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New FDA Recalls: Supplements, COVID Tests, Chocolate, and Crackers

The agency has issued a handful of new notices in recent days.

Taking a trip to the store can be stressful when you're having trouble finding your favorite brand or deciding on a new product. However, most people shop with confidence that the items they pick up off the shelves are perfectly safe to consume. When anything runs afoul of the strict rules and regulations that are in place, officials can act quickly to alert customers and remove them from the market. And now, the Food & Drug Administration (FDA) has issued recalls on multiple products, including supplements, COVID tests, chocolate, and crackers. Read on for more information on the agency's latest warnings.

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The FDA just announced a recall on supplements sold nationwide over health concerns.

older man taking blue supplements
Shutterstock/Jelena Stanojkovic

On Feb. 13, the FDA announced that California-based company Volt Candy had issued a voluntary recall for a specific lot of its PrimeZEN Black 6000 male enhancement capsules. The company says the product was sold online nationwide as a dietary supplement for male enhancement.

The 2000 milligram capsules are packaged individually in a black blister card with the UPC 728175521891. The affected item has the lot number [NPINPB 1003] and an expiration date of 08/16/2025 printed on the back of its packaging near the top of the card.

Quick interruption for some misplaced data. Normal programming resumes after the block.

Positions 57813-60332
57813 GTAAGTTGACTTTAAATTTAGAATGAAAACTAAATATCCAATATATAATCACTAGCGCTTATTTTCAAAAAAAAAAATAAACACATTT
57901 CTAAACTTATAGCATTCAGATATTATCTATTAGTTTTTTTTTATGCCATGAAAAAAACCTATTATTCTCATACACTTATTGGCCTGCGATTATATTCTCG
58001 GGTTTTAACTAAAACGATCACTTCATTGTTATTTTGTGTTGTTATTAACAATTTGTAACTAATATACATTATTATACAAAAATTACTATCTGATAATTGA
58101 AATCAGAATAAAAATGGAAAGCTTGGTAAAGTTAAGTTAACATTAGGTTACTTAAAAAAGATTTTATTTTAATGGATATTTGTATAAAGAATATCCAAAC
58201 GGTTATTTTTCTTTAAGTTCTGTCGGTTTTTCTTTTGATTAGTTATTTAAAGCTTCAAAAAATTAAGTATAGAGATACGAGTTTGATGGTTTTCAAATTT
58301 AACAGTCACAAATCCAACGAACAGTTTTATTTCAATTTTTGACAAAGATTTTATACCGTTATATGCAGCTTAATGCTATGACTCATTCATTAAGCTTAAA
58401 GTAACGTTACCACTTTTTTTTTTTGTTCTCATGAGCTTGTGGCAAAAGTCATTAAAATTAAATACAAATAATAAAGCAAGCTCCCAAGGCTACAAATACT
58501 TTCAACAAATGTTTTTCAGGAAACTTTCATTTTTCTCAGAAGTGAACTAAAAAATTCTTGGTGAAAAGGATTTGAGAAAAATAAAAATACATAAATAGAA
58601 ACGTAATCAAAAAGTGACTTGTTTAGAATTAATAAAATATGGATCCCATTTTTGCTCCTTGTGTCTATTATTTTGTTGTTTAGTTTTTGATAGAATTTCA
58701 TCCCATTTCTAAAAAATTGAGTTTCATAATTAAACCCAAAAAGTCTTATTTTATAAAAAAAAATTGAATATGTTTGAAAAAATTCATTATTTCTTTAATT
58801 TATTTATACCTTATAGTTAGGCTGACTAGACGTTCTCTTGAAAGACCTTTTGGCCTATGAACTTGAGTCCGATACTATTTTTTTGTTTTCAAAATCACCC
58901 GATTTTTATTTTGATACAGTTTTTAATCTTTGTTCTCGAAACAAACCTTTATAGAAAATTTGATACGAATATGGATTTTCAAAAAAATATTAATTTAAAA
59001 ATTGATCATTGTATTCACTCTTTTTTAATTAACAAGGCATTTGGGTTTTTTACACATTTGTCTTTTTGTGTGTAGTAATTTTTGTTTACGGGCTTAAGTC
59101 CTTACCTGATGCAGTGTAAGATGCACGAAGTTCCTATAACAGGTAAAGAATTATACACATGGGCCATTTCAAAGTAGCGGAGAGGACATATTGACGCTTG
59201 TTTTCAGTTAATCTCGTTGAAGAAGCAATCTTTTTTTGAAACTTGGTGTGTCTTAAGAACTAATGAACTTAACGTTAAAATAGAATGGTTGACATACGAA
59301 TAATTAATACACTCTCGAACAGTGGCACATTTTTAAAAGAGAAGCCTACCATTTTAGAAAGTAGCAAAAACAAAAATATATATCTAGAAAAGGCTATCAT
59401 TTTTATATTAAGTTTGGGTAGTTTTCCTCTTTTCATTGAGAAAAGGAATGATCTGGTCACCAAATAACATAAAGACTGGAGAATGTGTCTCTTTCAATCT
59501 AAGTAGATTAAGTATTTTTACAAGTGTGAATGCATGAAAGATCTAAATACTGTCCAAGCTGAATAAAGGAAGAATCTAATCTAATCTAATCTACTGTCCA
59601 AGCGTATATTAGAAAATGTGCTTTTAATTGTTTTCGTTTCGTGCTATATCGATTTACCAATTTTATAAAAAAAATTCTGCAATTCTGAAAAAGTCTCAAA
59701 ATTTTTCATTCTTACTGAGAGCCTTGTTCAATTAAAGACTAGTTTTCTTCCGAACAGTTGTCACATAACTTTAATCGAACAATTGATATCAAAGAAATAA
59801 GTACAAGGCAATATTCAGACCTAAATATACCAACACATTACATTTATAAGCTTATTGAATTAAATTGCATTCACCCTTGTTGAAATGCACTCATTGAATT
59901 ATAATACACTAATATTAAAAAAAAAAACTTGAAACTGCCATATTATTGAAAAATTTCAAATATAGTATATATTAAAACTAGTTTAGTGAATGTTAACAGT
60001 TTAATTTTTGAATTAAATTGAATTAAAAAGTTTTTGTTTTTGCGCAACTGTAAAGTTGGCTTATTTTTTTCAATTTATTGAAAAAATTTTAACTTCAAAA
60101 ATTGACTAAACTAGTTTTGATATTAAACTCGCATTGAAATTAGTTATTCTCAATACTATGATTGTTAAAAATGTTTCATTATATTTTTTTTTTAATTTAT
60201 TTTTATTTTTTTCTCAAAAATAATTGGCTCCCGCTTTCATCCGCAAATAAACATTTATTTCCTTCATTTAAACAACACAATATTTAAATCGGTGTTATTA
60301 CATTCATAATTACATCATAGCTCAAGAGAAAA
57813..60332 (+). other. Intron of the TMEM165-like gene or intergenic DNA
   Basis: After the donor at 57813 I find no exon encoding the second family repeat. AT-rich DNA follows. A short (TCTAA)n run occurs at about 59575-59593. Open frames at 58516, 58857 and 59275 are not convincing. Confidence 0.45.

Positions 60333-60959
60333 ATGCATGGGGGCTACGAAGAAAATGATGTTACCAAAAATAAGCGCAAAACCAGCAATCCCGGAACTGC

The company issued the recall after discovering the capsules contained sildenafil and tadalafil. Since the two unlisted ingredients are phosphodiesterase (PDE-5) inhibitors that require FDA approval for inclusion, the supplement is considered an item "for which safety and efficacy have not been established and, therefore, subject to recall."

The agency warns that sildenafil and tadalafil could interact with nitrates taken by people with diabetes, high blood pressure, high cholesterol, or heart disease and lead to a potentially life-threatening drop in blood pressure.

According to the FDA, Volt Candy is currently alerting all online customers of the recall by email and will be arranging for a return of the products. The agency advises anyone who purchased the product to stop using it immediately and to return it to the address listed on the recall notice. Anyone who believes they may have experienced any health problems due to taking the supplement should contact their healthcare provider immediately.